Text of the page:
Nobel Economist Pans Start-Up Chile Concept

The Economist, Business Week, and TechCrunch have recently published optimistic articles about Start-Up Chile. Program proponent Vivek Wadhwa ponders:

How do we get the economy to grow at 4 percent, doubling GDP in 18 years, vs. 24 years? …To answer this question, the Kauffman Foundation’s Robert Litan just published Inventive Billion Dollar Firms: A Faster Way to Grow. It’s a succinct argument that suggests helping a few really innovative startups become big businesses….Since I am not an economist, I don’t know how accurate Litan’s analysis is.

Start-Up Chile advocate Steve Blank says:

Read this with all the usual caveats: visiting a place for a few weeks doesn’t make you an expert (heck I’ve lived in Silicon Valley for over 30 years and I’m still surprised), I’m not an economist, and the odds are I misunderstood or misinterpreted what I saw or just didn’t see enough.


Why do people disparage the importance of studying economics while advocating government policies? An economist is similar to a lawyer; a challenger who identifies risks and opportunities, revealing unpleasant possibilities that surprise uneducated economically illiterate laymen.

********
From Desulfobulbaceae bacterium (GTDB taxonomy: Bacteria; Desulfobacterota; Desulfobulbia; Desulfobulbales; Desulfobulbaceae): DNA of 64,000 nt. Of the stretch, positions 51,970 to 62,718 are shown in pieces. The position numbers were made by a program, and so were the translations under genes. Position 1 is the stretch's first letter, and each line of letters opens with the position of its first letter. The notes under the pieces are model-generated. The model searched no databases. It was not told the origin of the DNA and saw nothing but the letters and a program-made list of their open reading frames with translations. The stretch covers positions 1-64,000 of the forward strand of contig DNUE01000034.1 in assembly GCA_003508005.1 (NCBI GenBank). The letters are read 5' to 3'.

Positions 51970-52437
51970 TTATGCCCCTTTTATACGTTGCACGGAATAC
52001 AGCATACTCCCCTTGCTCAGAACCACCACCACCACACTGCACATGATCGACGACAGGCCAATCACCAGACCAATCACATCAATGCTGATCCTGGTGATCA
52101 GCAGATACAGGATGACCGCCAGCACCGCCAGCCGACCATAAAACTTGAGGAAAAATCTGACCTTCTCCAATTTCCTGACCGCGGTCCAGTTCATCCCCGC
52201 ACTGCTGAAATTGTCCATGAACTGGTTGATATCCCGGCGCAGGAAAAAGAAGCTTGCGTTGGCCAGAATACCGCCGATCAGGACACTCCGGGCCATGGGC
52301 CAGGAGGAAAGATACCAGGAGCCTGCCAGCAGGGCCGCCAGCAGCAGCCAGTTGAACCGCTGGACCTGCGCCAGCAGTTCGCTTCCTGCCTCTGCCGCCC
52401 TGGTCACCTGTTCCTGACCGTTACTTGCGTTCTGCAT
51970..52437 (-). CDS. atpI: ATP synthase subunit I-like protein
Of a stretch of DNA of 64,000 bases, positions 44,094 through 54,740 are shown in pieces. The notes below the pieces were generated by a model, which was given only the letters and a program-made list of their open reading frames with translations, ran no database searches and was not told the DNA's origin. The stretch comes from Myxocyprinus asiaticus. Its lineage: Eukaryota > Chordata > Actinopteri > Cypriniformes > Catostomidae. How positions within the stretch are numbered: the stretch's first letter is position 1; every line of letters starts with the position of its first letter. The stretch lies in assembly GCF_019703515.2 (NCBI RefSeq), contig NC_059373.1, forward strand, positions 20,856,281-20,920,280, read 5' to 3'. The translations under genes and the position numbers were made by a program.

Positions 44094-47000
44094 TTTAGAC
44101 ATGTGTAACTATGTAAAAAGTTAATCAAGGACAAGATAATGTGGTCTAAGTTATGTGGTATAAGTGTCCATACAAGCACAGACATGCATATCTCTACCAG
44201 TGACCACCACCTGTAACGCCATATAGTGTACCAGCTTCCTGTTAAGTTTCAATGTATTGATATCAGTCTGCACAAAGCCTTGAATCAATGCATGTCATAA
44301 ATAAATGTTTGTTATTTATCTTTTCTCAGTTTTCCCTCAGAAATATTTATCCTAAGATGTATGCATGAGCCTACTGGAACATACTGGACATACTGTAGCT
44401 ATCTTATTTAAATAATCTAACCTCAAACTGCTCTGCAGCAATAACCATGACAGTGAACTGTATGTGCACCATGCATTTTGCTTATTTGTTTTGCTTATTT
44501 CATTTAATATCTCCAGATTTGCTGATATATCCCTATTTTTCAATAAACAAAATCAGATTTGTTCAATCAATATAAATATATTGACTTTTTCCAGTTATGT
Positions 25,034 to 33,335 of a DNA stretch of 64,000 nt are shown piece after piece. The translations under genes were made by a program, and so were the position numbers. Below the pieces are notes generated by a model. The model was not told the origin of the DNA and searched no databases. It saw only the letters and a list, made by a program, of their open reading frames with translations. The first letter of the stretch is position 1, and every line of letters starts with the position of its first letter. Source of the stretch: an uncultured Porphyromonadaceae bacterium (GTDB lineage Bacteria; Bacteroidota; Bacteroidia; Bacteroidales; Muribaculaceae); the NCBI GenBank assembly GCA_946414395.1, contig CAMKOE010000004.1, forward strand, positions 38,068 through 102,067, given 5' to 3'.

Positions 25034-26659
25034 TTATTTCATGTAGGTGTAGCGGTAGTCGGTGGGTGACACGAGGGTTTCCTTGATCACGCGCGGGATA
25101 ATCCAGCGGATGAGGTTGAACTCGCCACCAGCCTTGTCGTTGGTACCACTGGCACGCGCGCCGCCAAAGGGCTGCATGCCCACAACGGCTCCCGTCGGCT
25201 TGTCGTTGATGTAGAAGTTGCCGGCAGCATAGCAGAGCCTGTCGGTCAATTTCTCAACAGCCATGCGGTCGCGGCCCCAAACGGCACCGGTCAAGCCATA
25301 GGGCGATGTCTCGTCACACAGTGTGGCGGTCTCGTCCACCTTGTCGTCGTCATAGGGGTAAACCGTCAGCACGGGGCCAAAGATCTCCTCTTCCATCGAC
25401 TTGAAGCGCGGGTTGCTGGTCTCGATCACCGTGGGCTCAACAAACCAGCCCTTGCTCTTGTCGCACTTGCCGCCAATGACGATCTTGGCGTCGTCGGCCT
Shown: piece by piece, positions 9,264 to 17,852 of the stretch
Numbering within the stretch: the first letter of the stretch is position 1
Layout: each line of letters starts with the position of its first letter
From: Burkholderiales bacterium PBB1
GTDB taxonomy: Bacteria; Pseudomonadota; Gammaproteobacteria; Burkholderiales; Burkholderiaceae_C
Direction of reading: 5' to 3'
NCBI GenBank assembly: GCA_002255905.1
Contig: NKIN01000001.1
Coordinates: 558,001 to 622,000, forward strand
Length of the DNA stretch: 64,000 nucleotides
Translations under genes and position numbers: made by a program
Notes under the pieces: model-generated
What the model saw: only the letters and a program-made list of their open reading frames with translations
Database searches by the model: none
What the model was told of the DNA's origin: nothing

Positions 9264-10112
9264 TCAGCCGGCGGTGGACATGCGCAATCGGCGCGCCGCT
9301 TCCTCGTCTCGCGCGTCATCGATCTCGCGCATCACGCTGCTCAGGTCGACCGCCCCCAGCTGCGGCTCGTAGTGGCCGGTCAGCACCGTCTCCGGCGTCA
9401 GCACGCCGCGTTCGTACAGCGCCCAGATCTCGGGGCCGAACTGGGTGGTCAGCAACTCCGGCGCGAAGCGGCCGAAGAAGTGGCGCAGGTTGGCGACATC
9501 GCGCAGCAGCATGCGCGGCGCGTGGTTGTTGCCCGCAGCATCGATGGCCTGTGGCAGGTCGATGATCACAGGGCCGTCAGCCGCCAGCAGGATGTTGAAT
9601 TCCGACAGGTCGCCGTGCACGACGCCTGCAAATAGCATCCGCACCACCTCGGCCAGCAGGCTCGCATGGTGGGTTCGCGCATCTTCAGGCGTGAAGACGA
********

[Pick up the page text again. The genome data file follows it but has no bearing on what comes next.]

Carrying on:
I asked Vernon Smith, a Nobel Prize winner in economics, what he thinks of the interpretation of the Kauffman studies quoted above:

Government subsidy for new enterprises is not a policy implied by the Kauffman studies of new enterprise entry and exit.

What makes the Kauffman study of start up firms compelling, is that many survive in a world rich with innovative experiments in which most fail. This means that the relatively few who succeed and grow find the means of overcoming technical obstacles that transform new ideas into products with self sustaining demand. The prospect and fact of failure is essential to this winnowing process. 

It is important to remove artificial barriers–stumbling stones, often local in origin and coming from incumbent opposition to entry–and to not burden businesses with taxes that reduce their internally generated funds for reinvestment, growth and striving to overcome market challenges.

Any attempt to pick winners and subsidize them politicizes a free economic entry and exit process, and will tend to compromise the path to wealth creation.  Resist all such temptations to externally micromanage a healthy economic process.

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